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Feminism in 1848 and 1968 : L. C. by Susan Daitch (Harcourt Brace Jovanovich: $17.95; 288 pp.)

December 13, 1987|Leslie W. Rabine | Rabine is author of "Reading the Romantic Heroine: Text, History, Ideology" (University of Michigan Press)

Few people have even heard of the feminists active in France in the 1830s and '40s. But contemporary feminists who do know them, like historian Claire Moses ("French Feminism in the 19th Century," SUNY Press, 1984) or biographer Dominique Desanti ("Flora Tristan: A Woman in Revolt," Crown, 1976) experience an uncanny spark of recognition and identification.

Now novelist Susan Daitch has built upon that elusive sense of identification a fictional relation between Lucienne Crozier, a young woman who records in her diary her participation in the Revolution of 1848; Willa Rehnfield, a scholar who finds and translates the diary in the 1960s, and Jane Amme, a Berkeley radical of 1968. After Willa's death, Jane Solves the mystery of Lucienne's missing diary, and in saving Lucienne's story from oblivion, feels compelled to record her own parallel journey from middle-class Angst to extra-legal action: "My epilogue is a Book II, a running commentary in the margins of the diary."

Lucienne, married off to industrialist Charles Crozier in order to pay the bills of her impoverished aristocratic family, grows increasingly appalled at the wretched fate of workers exploited by men like her husband. But in 1848, her attempts to change the lives of workers and women force her to flee with her lover to Algeria. Jane, a participant in Berkeley's Vietnam- era antiwar movement, is raped by a wealthy weapons manufacturer and then abused by disbelieving police. Compelled to take justice into her own hands, she too must become a fugitive. Daitch leaves it up to the readers to draw their own conclusions about the complex patterns of similarity and difference, historical change and continuity that she has woven between her two characters.

Both Lucienne and Jane trace the conflicts of women engaged in radical struggle, who resist both being in complicity with an all-pervasive social injustice they find intolerable and being used by Socialist men who lead that struggle. Doubt suspends them between an all-too-sure knowledge of what they are fighting against and an ironic mistrust of any attempt to define what they are fighting for. Both have been stranded beyond the place where they could have been "duped . . . into believing sides were simple: X against Y; clean, neat, unambiguous."

The novel, ingeniously constructed, raises questions about truth and deception in Lucienne's representation of herself, in Rehnfield's translation of Lucienne's writing, and in the reconstitution of history. But these questions also reflect upon Daitch's writing.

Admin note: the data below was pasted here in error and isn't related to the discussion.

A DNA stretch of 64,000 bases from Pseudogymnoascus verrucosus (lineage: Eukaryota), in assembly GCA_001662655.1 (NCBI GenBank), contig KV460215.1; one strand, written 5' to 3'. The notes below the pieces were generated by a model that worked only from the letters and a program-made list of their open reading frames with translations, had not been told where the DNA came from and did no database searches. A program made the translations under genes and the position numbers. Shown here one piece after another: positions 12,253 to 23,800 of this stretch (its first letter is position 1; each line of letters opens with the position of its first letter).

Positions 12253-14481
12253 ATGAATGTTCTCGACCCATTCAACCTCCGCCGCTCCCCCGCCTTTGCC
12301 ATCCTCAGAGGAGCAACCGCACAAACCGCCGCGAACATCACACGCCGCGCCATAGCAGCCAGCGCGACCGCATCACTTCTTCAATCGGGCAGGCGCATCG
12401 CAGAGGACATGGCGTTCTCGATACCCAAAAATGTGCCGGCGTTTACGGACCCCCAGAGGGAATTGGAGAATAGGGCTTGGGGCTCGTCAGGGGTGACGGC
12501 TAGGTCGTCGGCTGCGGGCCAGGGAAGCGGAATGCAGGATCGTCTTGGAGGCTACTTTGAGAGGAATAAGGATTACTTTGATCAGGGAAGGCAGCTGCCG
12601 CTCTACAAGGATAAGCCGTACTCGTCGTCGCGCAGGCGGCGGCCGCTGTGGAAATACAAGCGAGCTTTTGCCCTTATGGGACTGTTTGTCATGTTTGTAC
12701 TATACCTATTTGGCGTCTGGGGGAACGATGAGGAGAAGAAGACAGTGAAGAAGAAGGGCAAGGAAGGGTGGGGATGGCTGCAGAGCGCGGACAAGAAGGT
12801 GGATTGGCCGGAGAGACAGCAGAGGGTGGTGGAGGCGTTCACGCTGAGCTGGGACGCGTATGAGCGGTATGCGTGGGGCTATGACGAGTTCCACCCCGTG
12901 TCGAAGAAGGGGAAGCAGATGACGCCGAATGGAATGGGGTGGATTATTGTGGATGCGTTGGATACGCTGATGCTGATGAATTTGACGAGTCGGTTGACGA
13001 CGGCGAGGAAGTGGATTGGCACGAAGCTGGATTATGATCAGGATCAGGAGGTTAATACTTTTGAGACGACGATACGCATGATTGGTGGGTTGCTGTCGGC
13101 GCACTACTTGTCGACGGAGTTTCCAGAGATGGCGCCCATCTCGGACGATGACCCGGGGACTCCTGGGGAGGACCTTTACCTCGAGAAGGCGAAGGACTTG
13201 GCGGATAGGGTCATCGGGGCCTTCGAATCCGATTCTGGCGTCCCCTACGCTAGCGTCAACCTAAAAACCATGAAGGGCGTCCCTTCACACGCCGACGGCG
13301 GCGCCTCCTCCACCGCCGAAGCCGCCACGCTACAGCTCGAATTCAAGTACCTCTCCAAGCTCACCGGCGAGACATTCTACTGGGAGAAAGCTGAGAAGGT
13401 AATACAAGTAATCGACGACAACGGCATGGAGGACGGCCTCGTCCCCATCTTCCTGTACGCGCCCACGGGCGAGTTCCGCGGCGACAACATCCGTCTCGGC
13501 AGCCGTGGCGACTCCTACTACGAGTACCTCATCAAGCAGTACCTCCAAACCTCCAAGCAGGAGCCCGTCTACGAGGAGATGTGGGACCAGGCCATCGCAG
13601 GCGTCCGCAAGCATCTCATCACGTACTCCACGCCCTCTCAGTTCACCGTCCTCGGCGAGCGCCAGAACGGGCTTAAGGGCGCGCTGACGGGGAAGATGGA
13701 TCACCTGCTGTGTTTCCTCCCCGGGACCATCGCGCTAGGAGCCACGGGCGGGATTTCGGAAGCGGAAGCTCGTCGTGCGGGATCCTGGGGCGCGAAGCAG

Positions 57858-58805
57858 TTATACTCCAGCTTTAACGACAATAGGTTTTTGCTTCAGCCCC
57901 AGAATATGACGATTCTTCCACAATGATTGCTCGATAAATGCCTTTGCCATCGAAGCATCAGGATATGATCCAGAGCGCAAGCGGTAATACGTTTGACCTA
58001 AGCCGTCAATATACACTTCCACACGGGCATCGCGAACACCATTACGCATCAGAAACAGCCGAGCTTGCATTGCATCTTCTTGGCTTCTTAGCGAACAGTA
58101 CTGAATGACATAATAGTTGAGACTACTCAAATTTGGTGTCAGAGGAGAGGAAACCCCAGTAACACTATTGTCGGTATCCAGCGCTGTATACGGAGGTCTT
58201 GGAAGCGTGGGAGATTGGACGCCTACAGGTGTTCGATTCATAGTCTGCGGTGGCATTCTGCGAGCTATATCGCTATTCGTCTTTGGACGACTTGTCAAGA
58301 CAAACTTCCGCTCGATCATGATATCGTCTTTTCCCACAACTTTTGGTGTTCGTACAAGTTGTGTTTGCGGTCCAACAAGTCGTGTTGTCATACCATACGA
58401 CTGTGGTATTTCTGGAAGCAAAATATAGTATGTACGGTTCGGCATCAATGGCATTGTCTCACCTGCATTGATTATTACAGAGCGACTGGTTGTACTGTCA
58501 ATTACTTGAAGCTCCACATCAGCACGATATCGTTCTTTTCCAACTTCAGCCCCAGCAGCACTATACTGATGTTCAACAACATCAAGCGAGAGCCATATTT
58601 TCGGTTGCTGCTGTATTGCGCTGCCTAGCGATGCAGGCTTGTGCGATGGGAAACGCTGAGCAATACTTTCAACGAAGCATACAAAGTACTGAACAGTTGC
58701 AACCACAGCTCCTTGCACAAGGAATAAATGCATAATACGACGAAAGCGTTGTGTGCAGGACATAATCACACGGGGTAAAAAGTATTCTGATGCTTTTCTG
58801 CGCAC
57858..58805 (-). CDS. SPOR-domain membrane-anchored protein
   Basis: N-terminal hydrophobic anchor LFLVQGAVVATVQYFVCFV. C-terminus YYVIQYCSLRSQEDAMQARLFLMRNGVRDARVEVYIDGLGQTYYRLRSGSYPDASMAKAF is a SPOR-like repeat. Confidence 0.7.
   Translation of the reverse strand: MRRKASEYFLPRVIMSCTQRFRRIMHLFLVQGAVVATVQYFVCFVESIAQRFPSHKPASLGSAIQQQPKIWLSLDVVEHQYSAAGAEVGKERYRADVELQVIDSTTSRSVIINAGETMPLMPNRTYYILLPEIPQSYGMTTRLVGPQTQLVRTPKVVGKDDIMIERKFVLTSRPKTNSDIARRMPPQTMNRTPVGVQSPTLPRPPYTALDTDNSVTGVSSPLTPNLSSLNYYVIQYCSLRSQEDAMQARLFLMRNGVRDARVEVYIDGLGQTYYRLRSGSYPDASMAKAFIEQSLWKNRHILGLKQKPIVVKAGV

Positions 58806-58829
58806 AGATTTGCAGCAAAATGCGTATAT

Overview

As a reconstitution of 1848, "L.C." does not ring true. The names of streets and cafes of 19th-Century Paris are there, but the ambiance and mores are out of kilter. Lucienne's daily actions lack historic accuracy. Upper-class women, even if they were eccentric rebels, did not, as Lucienne so casually does, go to cafes with each other, or go to parties at restaurants with men.

Anachronism also infuses the writing itself. The style, the tone, the psychology, the terminology do not fit those of an 1840s French rebel woman. Women writers of the period, like George Sand, Marie d'Agoult (who, under the name of Daniel Stern, wrote the first authoritative history of the Revolution of 1848), Flora Tristan, Pauline Roland (who was also exiled to Algeria), Claire Demar, and Suzanne Voilquin all write with a certain similarity. Their accounts of their sexual and political involvements ring with a romantic intensity and passion that Daitch does not catch in the voice of her cool, ironic heroine.

Lucienne's narrative voice is almost indistinguishable from Jane Amme's, but the lack of effect that makes Lucienne a somewhat vague figure succeeds compellingly for Jane. Jane's point of view is retrospective, looking back from the other side of the loss of idealism. Steeled by living underground, she has kept her memories crystal clear, frozen in a fine-edged, delicate, icy anger, expressed with concise elegance: "The Governor (Reagan) continued to call in the National Guard, saying, 'If it takes a blood bath to end the violence, let's get it over with.' The words seemed like a toxic spot in my notebook, but I wanted to keep a record of them. Stuck in the world of fried eggs, side orders of fries and men who treated waitresses badly, blatant brutality fascinated me." But Lucienne, who is supposed to be recording events as they happen, from the time she marries Charles Crozier as an innocent young girl, seems inexplicably always/already disillusioned and jaded.

Despite this imbalance between the two narratives, "L. C." is an important first novel by a promising young novelist, well worth reading for its ingenious interweaving of narrative threads, for its uncompromising treatment of sex and politics, and for the questions it raises about truth and deception in representing self and history. But even more does it lay claim to praise for its courageous excavation of the issues raised in Berkeley, 1968, in an age when many would rather smother them under nostalgia.

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